Sustainable use of the natural resources Part-III

Sustainable use of the natural resources Part-III

By Dr MOHAN KANDA | THE HANS INDIA |   Sep 05,2017 , 11:35 PM IST

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The National Commission on Agriculture (1976) emphasized on scientific land use planning for achieving food security, self-reliance and enhanced livelihood security. The National Policy for Farmers (2007) has recommended revival of existing Land Use Boards and their linkage to district-level land-use Committees, so that they can provide quality and proactive advice to farmers on land use.

However it could be identified that between the years 1950-51 and 2007-08, land utilisation in India underwent significant changes. Lands under net sown area, forests and non-agricultural uses have increased while simultaneously forest and agricultural lands have almost halved from 40.7% to 22.63%.

Further, the per capita amount of agricultural land has reduced by 67% from 1951 (0.48 Ha) to 2007/08 (0.16 Ha). Land degradation is caused by natural processes such as wind or rain and is often aggravated by activities like deforestation and urbanisation. Indian Council of Agricultural Research (ICAR) estimates that as of 2010, 120 M.Ha out of a total geographical area of 328.73 M.Ha is affected by land degradation. This puts greater strain on the resources. 
 
In India land is comparatively less productive than land many parts of the world and is getting further degraded due to lack of land use as per land capabilities. Wasteland and degraded land are brought under vegetation cover with reasonable efforts, and which is currently under-utilized and land which is deteriorating for lack of appropriate land management practices, water and soil management or an account of natural causes.

Wastelands can result from inherent/imposed disabilities such as by location, environment, chemical and physical properties of the soil and financial management constraints. State wise area under waste land details given in Annexure-II.

Land degradation has been found to cause decline in soil fertility, and also cause alkalinity/salinity/acidity of land and water logging. Degraded lands have also been found to be used by marginal farmers and tribal population which result in reduced productivity and economic losses to the farmers, to the tune of Rs. 2,85,000 million .

Further it is observed that India produces about 245 million tons of food grains. It is estimated that by 2020 the demand for food grains will rise by 25% to 307 million tons. Solution therefore would be to achieve the desired productivity without any further diversion of agricultural land.  

On the basis of aforementioned studies, it can be seen that there is an urgent and pressing need for an in-depth review of land use patterns in the country that would focus on the aspects of dynamic conservation, sustainable development and equitable access to the benefits of public interventions. This therefore necessitates a study that would critically examine and pave the way for further development in this regard, a study that should address, among other things.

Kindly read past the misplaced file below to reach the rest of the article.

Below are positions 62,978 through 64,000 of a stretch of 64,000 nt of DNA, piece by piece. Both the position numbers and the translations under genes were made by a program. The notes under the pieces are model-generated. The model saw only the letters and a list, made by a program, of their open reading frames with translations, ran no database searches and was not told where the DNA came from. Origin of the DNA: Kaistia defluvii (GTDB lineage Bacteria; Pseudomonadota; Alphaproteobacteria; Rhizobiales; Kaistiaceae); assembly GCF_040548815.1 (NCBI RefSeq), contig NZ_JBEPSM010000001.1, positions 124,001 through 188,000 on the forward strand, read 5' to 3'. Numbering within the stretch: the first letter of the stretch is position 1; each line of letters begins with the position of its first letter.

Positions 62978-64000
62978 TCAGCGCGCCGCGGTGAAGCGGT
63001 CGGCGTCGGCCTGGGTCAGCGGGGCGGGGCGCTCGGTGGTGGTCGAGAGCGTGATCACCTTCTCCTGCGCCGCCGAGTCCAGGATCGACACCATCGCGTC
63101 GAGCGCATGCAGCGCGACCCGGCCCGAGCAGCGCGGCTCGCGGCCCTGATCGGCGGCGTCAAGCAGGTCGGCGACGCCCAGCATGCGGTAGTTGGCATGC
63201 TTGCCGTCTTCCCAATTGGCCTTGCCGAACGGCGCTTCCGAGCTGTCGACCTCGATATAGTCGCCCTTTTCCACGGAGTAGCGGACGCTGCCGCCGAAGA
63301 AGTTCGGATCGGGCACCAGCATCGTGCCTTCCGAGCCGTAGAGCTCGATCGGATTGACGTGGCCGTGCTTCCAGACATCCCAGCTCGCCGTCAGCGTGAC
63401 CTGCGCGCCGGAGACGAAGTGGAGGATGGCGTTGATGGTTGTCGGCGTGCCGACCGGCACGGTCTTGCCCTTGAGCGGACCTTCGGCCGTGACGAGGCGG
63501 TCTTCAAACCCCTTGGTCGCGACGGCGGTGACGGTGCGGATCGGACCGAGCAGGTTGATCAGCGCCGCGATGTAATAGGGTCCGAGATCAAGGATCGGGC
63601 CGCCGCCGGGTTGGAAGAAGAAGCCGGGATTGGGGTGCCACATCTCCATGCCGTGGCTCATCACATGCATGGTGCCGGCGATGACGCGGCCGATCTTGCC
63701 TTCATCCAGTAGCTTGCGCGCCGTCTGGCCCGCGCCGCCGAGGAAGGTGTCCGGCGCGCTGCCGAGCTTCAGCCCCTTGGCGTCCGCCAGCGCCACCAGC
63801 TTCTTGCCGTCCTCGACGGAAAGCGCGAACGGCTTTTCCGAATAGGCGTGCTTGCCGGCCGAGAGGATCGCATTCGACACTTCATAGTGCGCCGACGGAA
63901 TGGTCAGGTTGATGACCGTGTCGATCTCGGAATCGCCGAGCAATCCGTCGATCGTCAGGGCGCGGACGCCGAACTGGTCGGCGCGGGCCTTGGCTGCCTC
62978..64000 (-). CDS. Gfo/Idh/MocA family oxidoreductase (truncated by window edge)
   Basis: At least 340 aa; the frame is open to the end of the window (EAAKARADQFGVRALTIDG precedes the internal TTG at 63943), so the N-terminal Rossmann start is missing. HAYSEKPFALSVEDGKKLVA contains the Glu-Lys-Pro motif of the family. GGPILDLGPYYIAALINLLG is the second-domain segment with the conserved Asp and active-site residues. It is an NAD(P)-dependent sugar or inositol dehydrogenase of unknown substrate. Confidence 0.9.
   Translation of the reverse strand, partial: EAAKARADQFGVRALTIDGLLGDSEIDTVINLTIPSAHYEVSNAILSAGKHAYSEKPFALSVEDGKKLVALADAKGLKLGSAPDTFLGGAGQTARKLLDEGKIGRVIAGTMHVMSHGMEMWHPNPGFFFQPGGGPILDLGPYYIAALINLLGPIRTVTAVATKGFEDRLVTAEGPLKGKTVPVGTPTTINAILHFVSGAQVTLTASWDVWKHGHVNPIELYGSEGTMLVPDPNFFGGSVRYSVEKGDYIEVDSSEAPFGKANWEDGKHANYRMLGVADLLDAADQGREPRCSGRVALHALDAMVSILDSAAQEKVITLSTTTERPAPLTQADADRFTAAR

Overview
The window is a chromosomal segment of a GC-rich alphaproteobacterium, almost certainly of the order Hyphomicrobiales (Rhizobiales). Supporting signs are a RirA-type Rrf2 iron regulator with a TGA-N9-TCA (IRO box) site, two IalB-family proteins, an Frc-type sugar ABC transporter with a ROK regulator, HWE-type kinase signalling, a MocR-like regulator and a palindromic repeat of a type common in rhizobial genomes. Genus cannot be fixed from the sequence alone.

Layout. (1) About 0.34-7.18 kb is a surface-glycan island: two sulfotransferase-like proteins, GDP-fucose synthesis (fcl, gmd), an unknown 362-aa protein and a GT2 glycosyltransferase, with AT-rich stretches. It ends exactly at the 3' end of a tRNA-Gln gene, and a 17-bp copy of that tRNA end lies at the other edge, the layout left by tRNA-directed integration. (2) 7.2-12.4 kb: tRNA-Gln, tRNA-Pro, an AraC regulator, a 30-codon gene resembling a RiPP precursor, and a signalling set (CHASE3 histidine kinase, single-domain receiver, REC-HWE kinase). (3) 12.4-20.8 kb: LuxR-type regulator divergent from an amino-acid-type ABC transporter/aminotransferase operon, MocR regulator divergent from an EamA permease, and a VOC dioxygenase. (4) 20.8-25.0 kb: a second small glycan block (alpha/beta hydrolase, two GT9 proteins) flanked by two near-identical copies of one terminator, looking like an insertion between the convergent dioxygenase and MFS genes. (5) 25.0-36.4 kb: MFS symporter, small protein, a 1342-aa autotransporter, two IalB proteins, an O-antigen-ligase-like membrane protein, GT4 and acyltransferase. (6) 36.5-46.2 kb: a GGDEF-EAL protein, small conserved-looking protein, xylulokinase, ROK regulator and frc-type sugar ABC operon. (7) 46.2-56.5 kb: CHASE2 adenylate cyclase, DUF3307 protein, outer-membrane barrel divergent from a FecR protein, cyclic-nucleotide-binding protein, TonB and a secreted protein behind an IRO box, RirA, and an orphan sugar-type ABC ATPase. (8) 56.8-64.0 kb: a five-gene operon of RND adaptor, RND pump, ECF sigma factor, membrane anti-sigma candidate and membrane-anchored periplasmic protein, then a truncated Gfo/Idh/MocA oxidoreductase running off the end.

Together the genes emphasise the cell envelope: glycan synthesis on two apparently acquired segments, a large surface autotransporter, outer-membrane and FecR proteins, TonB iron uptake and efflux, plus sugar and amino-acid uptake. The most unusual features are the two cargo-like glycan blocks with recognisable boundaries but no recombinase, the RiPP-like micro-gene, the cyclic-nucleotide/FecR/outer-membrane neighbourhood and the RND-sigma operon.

• To  conduct an in-depth review of agricultural land use patterns in the country which would likely result in sustainable agriculture development
  • Dynamic conservation
  • Ensure equitable access to land
  • Critically evaluate the different dimensions of agricultural land use in India and arrive at policy recommendations such that it would result in developing policy initiatives for efficient land use of both agricultural as well as non-agricultural land.
  • To assess efficient management of natural resources of the country with integrated and technology driven and special emphasis on land resources.
  • To assess the dynamics of land use and set benchmarks for the health of the land resources for measuring improvement or degradation on account of man-made interventions, natural phenomena by year after year.
  • To develop and aid in the governance related aspects of effective land use in agriculture and in line with the guiding principles of National Land Use Policy - which is to protect agricultural lands from land use conversions so as to ensure food security and to meet consumption needs of a growing population and to meet livelihood needs of the dependent population.
The status of the land resource can also be observed from space through the use of state-of-the-art technology such as remote sensing and satellite imagery.

The National Remote Sensing Agency, at the national level, and the Andhra Pradesh State Satellite Research Centre, apart from other agencies in different states, are already engaged in this work.

The use of this technology can help identify the current status of the land and the use to which it is being put. The ABC classification earlier referred will also be facilitated the application of this technology.

It is by this method that, at the national level, a wasteland atlas was developed in the 1990s.

An Indian Remote Sensing Satellites (IRSS) identified 14 different categories of wasteland according to the IRSS which are as follows Watershed management is, in the broader sense, an undertaking to maintain the equilibrium between elements of the natural ecosystem of vegetation, land or water on the one hand and man’s activities on the other hand.

When all possible inputs are obtained, man still remains on centre stage in the entire watershed system. The key issue is how far the people can be motivated, involved and organized to drive the movement. No significant improvement can be expected without the people being brought to centre stage.



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